When White-Jesus Christians picket abortion clinics and call young women murderers – they lose nothing. There is no personal cost. It’s not like they are out there offering these young, terrified women who feel there is no other option another way out. They don’t actually have to do anything; they are sacrificing nothing.

If we claim all life is precious and actually mean it, we should be willing to make sacrifices so that others can have things like clean drinking water, food, shelter, breath in their lungs—instead of cutting funding for children’s health-care programs so that billionaires can get a tax cut.

 It’s hard to argue that you are pro-life if you are also campaigning against social welfare programs like affordable housing, food assistance, and free daycare—things that give people who are in a tough spot a chance at being able to successfully parent a child.

Even if the passion of your soul lies on the issue of abortion, your votes are undermining the very goal you are striving for. We can’t stand behind people who will take away free contraceptives and then wonder why the abortion rate climbs.

If we can picket an abortion clinic but won’t offer a dime to help give young women a chance to either prevent the situation in the first place or fight to enable a system that will allow them to be able to parent successfully, then we’re not even pro-life when it comes to abortion. We are not even really pro-birth.

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What Are Your Thoughts?leave a comment
  • Andrea Fitzgerald

    Thank you for your honest assessment of the “christian’s” actions.

  • Larry Dawson

    Those people who scowled at you were NOT Christians, they just imagined that they were.

  • It goes both ways. In the right wing evangelical church, as a child mother you were verboten even though you had chosen life. In the progressive church, I’m sure they said in your heads, “Why the heck didn’t she get an abortion?”

    But not all churches are like that. Other teen mothers have written about how a church welcomed them in and provided them with all kinds of support.

  • Bonnie Rice

    It’s really sad that there are Christians, who ought to understand that we are all sinners, so determined to judge others–whether it’s a teen mother or any woman walking into a Planned Parenthood clinic–as if their own sins were somehow less, as if they even knew enough to compare, as if Jesus didn’t command them to love their neighbor even if she sometimes makes choices they don’t agree with. I wish I could believe that they were serious about wanting to prevent abortions, but they ignore every opportunity to fix the reasons women have abortions and instead just work on blocking access and trying to outlaw the procedure. It’s sad. It’s not Christlike. And it doesn’t really work that way.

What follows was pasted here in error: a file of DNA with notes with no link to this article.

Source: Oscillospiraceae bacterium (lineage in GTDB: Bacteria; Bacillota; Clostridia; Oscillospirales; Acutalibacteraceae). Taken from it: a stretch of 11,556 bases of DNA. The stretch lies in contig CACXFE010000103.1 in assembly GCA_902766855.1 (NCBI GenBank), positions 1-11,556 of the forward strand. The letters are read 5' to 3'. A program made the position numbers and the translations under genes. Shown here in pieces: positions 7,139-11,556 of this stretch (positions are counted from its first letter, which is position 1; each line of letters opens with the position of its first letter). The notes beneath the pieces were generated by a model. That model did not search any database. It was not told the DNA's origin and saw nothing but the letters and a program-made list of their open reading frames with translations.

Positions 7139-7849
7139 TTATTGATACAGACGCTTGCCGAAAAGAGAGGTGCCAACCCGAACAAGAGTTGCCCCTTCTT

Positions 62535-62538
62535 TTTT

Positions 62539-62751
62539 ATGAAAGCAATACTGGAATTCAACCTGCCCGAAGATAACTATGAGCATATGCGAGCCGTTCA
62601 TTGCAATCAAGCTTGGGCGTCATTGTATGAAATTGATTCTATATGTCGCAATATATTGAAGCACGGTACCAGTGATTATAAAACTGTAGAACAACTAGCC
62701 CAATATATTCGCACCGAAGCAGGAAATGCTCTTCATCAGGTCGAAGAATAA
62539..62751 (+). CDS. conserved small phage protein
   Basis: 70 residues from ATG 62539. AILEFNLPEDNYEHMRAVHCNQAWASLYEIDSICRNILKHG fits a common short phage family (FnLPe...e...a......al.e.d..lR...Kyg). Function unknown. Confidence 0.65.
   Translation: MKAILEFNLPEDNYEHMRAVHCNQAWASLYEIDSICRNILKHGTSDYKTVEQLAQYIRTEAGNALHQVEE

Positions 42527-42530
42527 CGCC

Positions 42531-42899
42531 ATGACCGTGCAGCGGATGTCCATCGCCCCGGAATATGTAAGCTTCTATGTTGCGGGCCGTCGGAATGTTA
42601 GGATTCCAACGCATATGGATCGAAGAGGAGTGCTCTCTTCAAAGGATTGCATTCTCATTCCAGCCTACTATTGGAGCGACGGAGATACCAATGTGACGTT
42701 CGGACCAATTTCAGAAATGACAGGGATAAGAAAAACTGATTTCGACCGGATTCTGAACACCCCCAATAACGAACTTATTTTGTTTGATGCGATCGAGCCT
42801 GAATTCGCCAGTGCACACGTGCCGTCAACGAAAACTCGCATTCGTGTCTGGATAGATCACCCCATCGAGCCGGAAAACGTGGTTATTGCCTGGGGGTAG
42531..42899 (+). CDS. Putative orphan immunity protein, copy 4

• adriancrutch

    …basically it’s all about controlling your mind and body…unless your baby looked like this abomination…lol…and good luck… https://uploads.disquscdn.com/images/cb452b92e8449b2018639fdc6b90a9cc10b0fefa47a4528cd9b7759aff324927.jpg

  • Thank you for sharing your experience. I agree completely with your opinion, and wish also that the boy who got you pregnant also held some responsibility for your journey. Thank you again.

  • erika willis

    Pure conjecture on your part. Have you stepped foot in a “progressive church?” You might be shocked to realize that Jesus’ teachings are about as progressive as they get.

  • Max

    They also are generally opposed to contraception, because “in sorrow thou shalt bring forth children.” That’s their outlook and so it you don’t like it don’t visit their churches, where furriners are unwelcome anyway. So there’s no need to be kind because their big shot patriarch says they don’t have to be,. And as for Jesus, you will find that far more Christians love Leviticus than they love Luke and his Gospel associates.

  • Max

    I no longer believe in evolution.